Flying Lotus’ Flamagra plays more like a modern jazz monolith in the vein of Wadada Leo Smith’s America’s National Parks or Wayne Shorter’s Emanon than the fleet-footed albums Steven Ellison made in Brainfeeder’s early days. At a little over an hour it’s not as long as those records, but that runtime’s still split over 27 tracks, and there’s a strong impression of implacability and immovability. Rather than threading great gossamer webs of sound between the snap of unruly, militantly unquantized snares, Ellison lays down crisp, basic drum-machine beats and goes nuts over them with all kinds of jazz runs and chords and dense arrangements, and Miguel Atwood-Ferguson’s string arrangements are never far away. The music seems made not of arches and ribbons but of great oblong bricks and panels. It looks less like a cathedral than a ziggurat.

This is odd because the element it’s meant to represent is fire, which typically dances and leaps much as Flying Lotus tracks tend to. But while You’re Dead could reasonably be about life after death and Until the Quiet Comes totally sounds like dreams, the fire thing feels like a red herring, a spark of inspiration rather than an undergirding concept.

What makes Flamagra a bit tricky to get a foothold on is precisely this lack of an easy guide. It’s his most self-contained music, and because it puts so little stake in sound design it demands you appreciate Flying Lotus as a musician rather than a producer. He says he recently learned to read music, and it shows. His keyboard chops are more apparent than ever, and he’s often spelling out big, spiky chords on the surface of the mix with big, unwieldy synth presets; the droll fairytale theme “Heroes on the Half Shell” does more than one thought was possible with the chintzy fake horn sounds that are a staple of every MIDI pack.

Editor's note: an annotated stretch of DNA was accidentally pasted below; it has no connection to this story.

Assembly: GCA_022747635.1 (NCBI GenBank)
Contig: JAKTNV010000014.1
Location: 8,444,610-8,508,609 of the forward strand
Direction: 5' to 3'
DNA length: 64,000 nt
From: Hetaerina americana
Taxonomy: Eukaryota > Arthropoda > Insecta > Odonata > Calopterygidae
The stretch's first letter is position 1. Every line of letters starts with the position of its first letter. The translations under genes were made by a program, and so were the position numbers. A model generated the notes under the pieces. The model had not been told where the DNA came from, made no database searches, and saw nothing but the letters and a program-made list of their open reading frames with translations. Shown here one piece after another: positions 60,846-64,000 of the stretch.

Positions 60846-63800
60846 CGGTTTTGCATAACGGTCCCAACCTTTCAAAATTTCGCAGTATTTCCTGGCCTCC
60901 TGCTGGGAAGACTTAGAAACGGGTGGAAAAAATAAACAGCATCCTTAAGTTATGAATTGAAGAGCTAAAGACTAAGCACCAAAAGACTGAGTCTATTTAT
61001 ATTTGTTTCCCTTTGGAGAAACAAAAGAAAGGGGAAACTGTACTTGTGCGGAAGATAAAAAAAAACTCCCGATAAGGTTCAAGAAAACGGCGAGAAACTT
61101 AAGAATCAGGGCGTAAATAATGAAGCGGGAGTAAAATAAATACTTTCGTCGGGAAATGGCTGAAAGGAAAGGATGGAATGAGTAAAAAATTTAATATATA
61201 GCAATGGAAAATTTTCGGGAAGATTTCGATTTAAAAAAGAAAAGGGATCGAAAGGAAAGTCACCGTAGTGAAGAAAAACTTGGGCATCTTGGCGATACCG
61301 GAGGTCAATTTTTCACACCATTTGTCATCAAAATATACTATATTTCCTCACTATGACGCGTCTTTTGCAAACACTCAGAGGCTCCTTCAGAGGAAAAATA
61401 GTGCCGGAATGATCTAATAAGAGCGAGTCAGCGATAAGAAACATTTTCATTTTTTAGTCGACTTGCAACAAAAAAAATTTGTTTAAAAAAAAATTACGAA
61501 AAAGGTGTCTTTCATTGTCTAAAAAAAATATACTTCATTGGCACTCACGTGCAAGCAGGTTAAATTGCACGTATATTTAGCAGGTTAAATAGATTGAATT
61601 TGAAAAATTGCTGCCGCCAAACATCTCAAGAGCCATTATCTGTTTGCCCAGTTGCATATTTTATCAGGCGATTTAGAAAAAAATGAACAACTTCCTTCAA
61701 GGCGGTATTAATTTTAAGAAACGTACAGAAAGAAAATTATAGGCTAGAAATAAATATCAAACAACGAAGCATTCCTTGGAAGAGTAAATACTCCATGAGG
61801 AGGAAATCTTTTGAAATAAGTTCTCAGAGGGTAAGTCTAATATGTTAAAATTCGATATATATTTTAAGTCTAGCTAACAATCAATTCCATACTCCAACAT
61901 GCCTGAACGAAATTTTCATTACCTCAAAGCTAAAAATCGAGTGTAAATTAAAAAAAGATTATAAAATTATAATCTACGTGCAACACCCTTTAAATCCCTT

Maybe he’s a little embarrassed at being the inadvertent godfather of the chill-hop movement. When “FF4” begins it feels like a joke, a reminder that Flying Lotus has little to do with the inoffensive homework soundtracks we find on YouTube even though he could shit most of those beats out in his sleep. What’s odd is that an album this obstinate would be so full of buzzy guests. Maybe he’s trying to foster the same free-flowing collaborative environment that makes for great jazz, but Ellison has cast his die with serial track-hoppers like Little Dragon and cool rap stars like Denzel Curry and Anderson .Paak rather than anyone who might bring an interesting texture to this music. Kamasi Washington, for instance, is absent despite FlyLo’s Brainfeeder label being essential to his rise as one of modern jazz’s giants.

One guest who makes sense is David Lynch on “Fire is Coming,” though we might want to add “out of the monkey’s head” to the title after we’ve heard his cryptic spoken-word ramblings. Like a latter-day Lynch film, Lost Highway or Inland Empire perhaps, Flamagra is a plotless behemoth that appeals less to the lizard brain than the part of the mind that likes getting lost in a maze of clues that may or may not add to something. Whether it’s something you’ll want to return to and figure out depends on how you respond to its superficial thrills, and those it yields only stubbornly. This is a tough nut to crack.

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